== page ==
for admission. The clock is paused for the duration of the time between the
earliest reasonable offer and the date from which the patient makes themselves
available again for admission for treatment.
Clock Stops
Clock stops for treatment
5) A clock stops when:
a) First definitive treatment starts. This could be:
5
i)
Treatment provided by an interface service;
ii) Treatment provided by a consultant-led service;
iii) Therapy or healthcare science intervention provided in secondary care or
at an interface service, if this is what the consultant-led or interface
service decides is the best way to manage the patient’s disease, condition
or injury and avoid further interventions;
b) A clinical decision is made and has been communicated to the patient, and
subsequently their GP and/or other referring practitioner without undue delay,
to add a patient to a transplant list.
Clock stops for �non-treatment’
6) A waiting time clock stops when it is communicated to the patient, and
subsequently their GP and/or other referring practitioner without undue delay
that:
a) It is clinically appropriate to return the patient to primary care for any non
consultant-led treatment in primary care;
b) A clinical decision is made to start a period of active monitoring;
c) A patient declines treatment having been offered it;
d) A clinical decision is made not to treat;
e) A patient DNAs (does not attend) their first appointment following the initial
referral that started their waiting time clock, provided that the provider can
demonstrate that the appointment was clearly communicated to the patient1;
f)
A patient DNAs any other appointment and is subsequently discharged back
to the care of their GP, provided that:
i)
the provider can demonstrate that the appointment was clearly
communicated to the patient;
ii) discharging the patient is not contrary to their best clinical interests;
iii) discharging the patient is carried out according to local, publicly
available/published, policies on DNAs;
iv) These local policies are clearly defined and specifically protect the clinical
interests of vulnerable patients (e.g. children) and are agreed with
clinicians, commissioners, patients and other relevant stakeholders.
1
DNAs for a first appointment following the initial referral that started a waiting time clock
nullify the patient’s clock (i.e. it is removed from the numerator and denominator for Referral
to Treatment time measurement purposes).
6
How to apply the national
waiting time rules locally
There are very few national waiting time rules. Models of service provision
vary across the country, and each patient will be different. It is for the NHS
locally to decide how these rules are applied to individual patients, pathways
and specialties, based on clinical judgement and in consultation with other
NHS staff, commissioners and, of course, patients.
The following guidance is intended to support the NHS on how to apply the
national waiting times rules locally. It outlines the principles that underpin the
national waiting times rules, provides explanation of and rationale behind the
rules, and gives worked examples of how they may be applied locally.
Patients’ experience of the NHS can be improved by ensuring they receive
high quality care, in the right place, and minimising the time they wait for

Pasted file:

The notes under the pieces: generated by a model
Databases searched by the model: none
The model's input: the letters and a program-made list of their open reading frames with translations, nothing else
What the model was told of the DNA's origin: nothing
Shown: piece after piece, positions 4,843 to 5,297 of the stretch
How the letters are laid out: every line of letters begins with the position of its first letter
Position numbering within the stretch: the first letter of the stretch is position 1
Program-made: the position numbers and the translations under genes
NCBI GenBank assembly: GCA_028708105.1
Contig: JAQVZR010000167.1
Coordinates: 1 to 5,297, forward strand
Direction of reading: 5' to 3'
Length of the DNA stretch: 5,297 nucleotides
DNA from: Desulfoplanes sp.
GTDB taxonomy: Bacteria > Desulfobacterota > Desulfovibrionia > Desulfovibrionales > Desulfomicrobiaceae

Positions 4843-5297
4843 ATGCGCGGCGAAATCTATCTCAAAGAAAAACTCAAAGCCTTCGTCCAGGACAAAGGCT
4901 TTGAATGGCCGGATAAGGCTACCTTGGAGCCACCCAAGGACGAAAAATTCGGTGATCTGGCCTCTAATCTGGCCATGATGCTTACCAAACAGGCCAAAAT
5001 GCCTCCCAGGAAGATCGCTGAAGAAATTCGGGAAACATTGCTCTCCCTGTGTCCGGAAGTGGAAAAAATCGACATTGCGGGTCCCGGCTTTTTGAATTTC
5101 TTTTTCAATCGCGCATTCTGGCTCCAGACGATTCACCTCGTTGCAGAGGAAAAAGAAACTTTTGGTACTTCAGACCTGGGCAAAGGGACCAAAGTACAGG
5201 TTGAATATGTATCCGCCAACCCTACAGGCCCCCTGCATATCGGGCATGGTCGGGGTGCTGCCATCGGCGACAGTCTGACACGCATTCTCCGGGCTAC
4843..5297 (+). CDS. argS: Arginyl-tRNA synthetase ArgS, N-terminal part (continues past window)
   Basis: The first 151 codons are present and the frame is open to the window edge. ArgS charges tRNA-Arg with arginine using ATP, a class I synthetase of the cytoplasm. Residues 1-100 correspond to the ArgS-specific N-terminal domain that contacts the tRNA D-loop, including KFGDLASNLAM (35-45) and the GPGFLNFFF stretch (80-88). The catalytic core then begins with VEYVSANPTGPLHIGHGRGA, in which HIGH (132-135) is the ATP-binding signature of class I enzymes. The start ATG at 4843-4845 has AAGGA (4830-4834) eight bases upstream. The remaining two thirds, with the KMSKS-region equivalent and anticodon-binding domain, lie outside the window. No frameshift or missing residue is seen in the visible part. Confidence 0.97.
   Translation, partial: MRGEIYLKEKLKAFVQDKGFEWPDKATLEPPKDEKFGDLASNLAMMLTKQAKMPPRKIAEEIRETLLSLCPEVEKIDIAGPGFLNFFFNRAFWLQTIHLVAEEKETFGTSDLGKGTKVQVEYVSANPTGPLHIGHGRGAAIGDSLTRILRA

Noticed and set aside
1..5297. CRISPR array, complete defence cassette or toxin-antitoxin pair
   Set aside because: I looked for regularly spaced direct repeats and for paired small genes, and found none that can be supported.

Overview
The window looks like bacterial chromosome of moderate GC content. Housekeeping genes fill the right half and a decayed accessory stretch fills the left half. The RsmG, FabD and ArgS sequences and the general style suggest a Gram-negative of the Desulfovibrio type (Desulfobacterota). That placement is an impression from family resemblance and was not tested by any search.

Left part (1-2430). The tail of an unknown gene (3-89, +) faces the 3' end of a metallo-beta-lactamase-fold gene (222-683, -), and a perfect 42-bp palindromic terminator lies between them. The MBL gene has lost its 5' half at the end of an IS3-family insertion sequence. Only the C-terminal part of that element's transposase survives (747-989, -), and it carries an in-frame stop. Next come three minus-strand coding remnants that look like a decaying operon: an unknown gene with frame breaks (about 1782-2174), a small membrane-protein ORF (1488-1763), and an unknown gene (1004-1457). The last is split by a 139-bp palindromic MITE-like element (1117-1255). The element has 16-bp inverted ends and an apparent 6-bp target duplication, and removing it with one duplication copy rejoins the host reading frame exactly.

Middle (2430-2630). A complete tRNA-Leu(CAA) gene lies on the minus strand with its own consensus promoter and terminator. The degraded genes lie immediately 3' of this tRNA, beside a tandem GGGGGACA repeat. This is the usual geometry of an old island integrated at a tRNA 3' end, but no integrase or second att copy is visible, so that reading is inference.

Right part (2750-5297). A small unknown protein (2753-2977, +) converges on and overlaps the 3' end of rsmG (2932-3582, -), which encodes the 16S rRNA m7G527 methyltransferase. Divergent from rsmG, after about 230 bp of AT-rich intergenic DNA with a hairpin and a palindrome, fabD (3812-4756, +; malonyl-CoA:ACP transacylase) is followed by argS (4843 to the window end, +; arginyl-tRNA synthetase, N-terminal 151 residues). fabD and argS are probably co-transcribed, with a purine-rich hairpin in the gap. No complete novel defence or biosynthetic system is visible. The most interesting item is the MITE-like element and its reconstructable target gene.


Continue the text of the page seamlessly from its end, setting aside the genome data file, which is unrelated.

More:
treatment and care. The underlying principle in relation to consultant-led
waiting times is that patients should receive high quality care without
unnecessary delay.
In the majority of cases, it will be clear how the rules should apply. However,
where there is doubt, or where decisions on their application are finely
balanced, then local decisions should be made within the framework of
national rules and in line with what is in the best clinical interests of the
patient, and considering how the patient would perceive their waiting time.
For example: recording a decision to refer the patient back to primary care as
a decision not to treat where a patient wishes to spend a few days thinking
about their treatment options would not be likely to make clinical sense, nor
would it make sense from the patient’s perspective to stop their 18 week
clock, only for a new one to start days later when they have to ask their GP to
refer them back in. It might, however, be appropriate both clinically and from a
patient’s perspective to stop a waiting time clock and refer back to primary
care where a patient asks to think about their options for several months to
see how they cope with their symptoms over that period.
In summary, national waiting time rules provide a framework within which the
NHS has the autonomy to make sensible, clinically sound decisions about
how to apply them, in a way that is consistent with how patients experience or
perceive their wait. They also ensure that waiting times are recorded and
reported consistently across the NHS in England.
7
Clock starts
Referral to treatment consultant-led waiting times only apply to services
commissioned by English NHS commissioners and for those patients that
English commissioners are responsible.
Many waiting time clocks will start with a referral from a GP. However, a
referral from any care professional, provided that it is in line with locally
agreed referral practices, to the following types of services should start a
waiting time clock. This may include referrals from:
•
•
•
•
•
•
Nurse Practitioners
GPs with a special interest
Allied Health Professionals
A&E
Consultants
Dentists (although not for referrals to primary dental services provided
by dental undergraduates in hospital settings)
1. A waiting time clock starts when any care professional or service
permitted by an English NHS commissioner to make such referrals,
refers to:
a) a consultant led service, regardless of setting, with the intention
that the patient will be assessed and, if appropriate, treated before